Vietnamese people in the Netherlands
Vietnamezen in Nederland
Total population
21,435 (2016)[1]
Regions with significant populations
Helmond, Almere, Purmerend, Hoorn, Harlingen, Leeuwarden, Spijkenisse
Languages
Vietnamese, Dutch[2]
Religion
Mahayana Buddhism,[3][4] Roman Catholicism[5]
Related ethnic groups
Overseas Vietnamese

Vietnamese people in the Netherlands form one of the smaller overseas Vietnamese communities of Europe. They consist largely of refugees from the former South Vietnam, and their descendants.

History

The first Vietnamese boat people arrived in the Netherlands in 1977.[6]

In the early 1990s, after the fall of communist regimes all over Central and Eastern Europe, a group of about 400 Vietnamese—formerly guest workers in Czechoslovakia—fled to the Netherlands and sought asylum there.[7] By May 1992, 300 still remained. The Vietnamese government, although it saw the asylum-seekers as guilty of a crime for having fled, offered assurances to the Dutch government that they would suffer no discrimination if repatriated.[8]

Demographic characteristics

As of 2009, statistics of the Dutch Centraal Bureau voor de Statistiek showed:

For a total of 18,915 persons (9,157 men, 9,758 women). This represented 46% growth over the 1996 total of 12,937 persons. Most of the growth was in the locally born segment of the population, whose numbers more than doubled from 3,366 persons over the period in question; the number of Vietnamese-born showed more modest growth of 25%, from 9,571 persons.[1]

Religion

A part of Vietnamese people in the Netherlands are Buddhists. Pagode Van Hanh is one of the official Vietnamese Buddhist temples in the Netherlands.[4][9] The temple is situated in Nederhorst den Berg, a small village in Utrecht. The temple is from the association Stichting Vietnamese Boeddhistische Samenwerking Nederland. Around thousand Vietnamese families are named as members.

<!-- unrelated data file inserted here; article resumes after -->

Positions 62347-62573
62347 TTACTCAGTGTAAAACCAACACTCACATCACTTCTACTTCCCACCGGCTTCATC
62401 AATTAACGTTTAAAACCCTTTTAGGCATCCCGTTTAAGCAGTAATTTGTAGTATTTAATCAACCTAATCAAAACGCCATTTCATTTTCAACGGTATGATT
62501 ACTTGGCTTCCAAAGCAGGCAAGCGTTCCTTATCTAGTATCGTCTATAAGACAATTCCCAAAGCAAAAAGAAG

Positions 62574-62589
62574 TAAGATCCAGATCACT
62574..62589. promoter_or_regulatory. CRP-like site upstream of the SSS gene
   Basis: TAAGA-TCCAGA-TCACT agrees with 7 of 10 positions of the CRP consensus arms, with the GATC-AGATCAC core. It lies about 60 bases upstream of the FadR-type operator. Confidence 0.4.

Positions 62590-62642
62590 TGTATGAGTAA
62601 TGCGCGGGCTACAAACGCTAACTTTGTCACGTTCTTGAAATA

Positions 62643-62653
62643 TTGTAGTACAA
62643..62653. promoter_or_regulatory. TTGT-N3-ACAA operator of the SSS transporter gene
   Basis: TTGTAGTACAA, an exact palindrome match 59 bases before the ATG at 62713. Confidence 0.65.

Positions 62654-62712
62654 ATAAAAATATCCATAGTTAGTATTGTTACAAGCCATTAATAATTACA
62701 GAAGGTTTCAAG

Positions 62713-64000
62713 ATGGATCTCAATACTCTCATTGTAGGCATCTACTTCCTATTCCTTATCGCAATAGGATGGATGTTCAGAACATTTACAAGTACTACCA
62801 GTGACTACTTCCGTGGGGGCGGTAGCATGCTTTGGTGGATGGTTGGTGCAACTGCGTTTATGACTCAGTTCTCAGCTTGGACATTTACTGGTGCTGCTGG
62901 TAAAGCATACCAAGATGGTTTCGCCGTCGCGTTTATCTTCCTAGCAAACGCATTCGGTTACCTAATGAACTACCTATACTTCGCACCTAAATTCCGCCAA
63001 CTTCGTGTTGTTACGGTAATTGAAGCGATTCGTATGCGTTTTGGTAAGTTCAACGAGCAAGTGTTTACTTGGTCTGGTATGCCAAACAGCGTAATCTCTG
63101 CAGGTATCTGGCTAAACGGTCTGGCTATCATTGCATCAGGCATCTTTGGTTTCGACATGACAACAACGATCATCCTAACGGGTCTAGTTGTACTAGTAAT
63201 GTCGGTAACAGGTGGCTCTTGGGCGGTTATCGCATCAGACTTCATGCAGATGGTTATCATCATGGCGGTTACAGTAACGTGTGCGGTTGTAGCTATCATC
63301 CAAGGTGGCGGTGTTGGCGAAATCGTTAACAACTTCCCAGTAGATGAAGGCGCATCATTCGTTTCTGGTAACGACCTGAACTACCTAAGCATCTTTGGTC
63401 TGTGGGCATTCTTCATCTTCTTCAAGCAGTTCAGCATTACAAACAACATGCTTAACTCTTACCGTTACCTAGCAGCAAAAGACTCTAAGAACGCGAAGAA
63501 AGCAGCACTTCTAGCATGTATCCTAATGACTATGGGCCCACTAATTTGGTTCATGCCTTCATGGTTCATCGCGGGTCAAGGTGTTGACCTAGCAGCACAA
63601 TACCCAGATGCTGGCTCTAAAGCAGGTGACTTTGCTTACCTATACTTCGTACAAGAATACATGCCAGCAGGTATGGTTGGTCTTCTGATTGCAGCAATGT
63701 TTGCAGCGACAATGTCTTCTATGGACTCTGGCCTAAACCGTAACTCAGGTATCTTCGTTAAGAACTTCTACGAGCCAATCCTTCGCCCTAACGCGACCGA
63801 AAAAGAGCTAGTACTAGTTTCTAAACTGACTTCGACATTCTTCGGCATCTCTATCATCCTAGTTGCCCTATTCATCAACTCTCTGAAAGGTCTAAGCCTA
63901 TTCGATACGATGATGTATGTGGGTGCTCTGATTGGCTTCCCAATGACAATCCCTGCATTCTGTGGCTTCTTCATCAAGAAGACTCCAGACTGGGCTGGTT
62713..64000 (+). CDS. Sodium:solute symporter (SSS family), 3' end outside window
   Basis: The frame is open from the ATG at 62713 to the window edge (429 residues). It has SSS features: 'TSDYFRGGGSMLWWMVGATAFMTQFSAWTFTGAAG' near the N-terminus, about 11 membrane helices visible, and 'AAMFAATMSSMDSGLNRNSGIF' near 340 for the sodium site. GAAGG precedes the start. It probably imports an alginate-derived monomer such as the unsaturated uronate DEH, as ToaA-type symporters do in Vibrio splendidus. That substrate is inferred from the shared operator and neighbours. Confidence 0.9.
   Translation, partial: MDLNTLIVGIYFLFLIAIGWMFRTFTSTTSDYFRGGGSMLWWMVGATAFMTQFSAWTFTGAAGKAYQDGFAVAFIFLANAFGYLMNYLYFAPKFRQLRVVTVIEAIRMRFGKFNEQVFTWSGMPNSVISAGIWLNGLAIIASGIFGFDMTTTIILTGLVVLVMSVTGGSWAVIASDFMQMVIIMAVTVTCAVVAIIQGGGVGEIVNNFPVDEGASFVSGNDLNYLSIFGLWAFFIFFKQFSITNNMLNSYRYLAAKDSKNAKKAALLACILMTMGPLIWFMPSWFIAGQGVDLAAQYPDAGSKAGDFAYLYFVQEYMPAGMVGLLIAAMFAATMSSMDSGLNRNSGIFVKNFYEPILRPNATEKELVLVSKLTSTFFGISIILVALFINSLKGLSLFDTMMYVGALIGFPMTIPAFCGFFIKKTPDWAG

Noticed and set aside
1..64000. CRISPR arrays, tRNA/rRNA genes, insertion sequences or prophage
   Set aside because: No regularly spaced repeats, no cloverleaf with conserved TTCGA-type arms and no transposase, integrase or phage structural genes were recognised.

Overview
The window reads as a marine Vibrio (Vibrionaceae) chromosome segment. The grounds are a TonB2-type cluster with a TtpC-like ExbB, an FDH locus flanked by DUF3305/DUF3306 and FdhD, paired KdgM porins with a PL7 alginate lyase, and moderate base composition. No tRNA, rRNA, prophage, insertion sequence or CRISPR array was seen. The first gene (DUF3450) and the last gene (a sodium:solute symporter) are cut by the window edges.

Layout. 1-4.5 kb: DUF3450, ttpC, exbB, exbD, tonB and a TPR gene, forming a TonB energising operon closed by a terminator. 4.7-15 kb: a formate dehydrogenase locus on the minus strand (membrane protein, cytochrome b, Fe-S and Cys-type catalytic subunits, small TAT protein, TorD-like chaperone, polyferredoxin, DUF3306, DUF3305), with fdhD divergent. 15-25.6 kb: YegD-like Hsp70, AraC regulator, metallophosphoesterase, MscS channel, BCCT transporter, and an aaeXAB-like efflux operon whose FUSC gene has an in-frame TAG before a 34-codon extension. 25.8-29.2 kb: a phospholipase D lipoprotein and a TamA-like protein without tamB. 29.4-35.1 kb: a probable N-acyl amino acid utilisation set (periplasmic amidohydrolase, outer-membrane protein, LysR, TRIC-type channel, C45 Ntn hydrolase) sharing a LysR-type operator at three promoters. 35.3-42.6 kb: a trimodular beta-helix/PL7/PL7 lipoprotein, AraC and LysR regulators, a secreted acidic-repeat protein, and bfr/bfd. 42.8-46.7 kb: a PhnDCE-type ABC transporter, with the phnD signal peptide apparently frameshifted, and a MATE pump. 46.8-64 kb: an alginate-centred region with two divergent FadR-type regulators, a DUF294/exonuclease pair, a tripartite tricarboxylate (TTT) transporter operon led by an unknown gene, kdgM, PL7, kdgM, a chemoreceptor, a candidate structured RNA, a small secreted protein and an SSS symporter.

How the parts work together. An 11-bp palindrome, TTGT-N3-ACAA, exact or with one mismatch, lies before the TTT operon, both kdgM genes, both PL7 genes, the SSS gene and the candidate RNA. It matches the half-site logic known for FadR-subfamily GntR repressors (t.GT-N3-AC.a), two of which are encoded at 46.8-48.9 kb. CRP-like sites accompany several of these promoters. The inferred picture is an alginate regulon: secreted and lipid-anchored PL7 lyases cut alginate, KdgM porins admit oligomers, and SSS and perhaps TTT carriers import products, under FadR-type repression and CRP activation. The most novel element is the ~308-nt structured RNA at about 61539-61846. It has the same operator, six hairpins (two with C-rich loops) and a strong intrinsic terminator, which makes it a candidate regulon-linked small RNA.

The two first parishes aimed at the Netherlands' Vietnamese Catholic community, the Allochtonen Missie van de Heilige Martelaren van Vietnam in Amersfoort and the Allochtonen Missie van de Heilige Moeder Maria in Deventer, were set up in 1994; at that time, there were estimated to be roughly 3,000 Vietnamese Catholics in the country.[5]

Health issues

Of the first 541 Vietnamese refugees who arrived in the Netherlands, 16.6% tested positive for the presence of Hepatitis B surface antigen (HBsAg).[10] Intestinal parasites were also common.[11]

References

Notes

  1. ^ a b CBS 2014
  2. ^ Truong 1993, p. 301
  3. ^ Đề nghị ghi rõ nguồn CongDong.Cz Hội Phật giáo Việt Nam tại Hà Lan xây chùa mới Archived February 22, 2014, at the Wayback Machine
  4. ^ a b Vietnamese Buddhist Pagodas in the Netherlands
  5. ^ a b "Twee speciale parochies voor Vietnamezen opgericht", Trouw, 1994-09-01, retrieved 2009-05-31
  6. ^ Tiggeloven, Carin (2002-01-04), ""We hoopten op redding": 25 Jaar Vietnamese bootvluchtelingen in Nederland", Wereldomroep, retrieved 2009-06-01
  7. ^ de Preter, Hans (1992-01-04), "Spanning stijgt bij kerk-Vietnamezen: Spanning stijgt bij kerk-Vietnamezen", Trouw, retrieved 2009-06-01
  8. ^ "Vietnamezen krijgen hulp bij terugkeer naar vaderland: Vietnamezen krijgen hulp bij terugkeer naar vaderland", Trouw, 1992-05-14, retrieved 2009-06-01
  9. ^ Hội Phật giáo Việt Nam tại Hà Lan xây chùa mới Archived February 22, 2014, at the Wayback Machine
  10. ^ Bänffer 1982, p. 251
  11. ^ Bänffer & van Knapen 1982, p. 1395

Sources

Further reading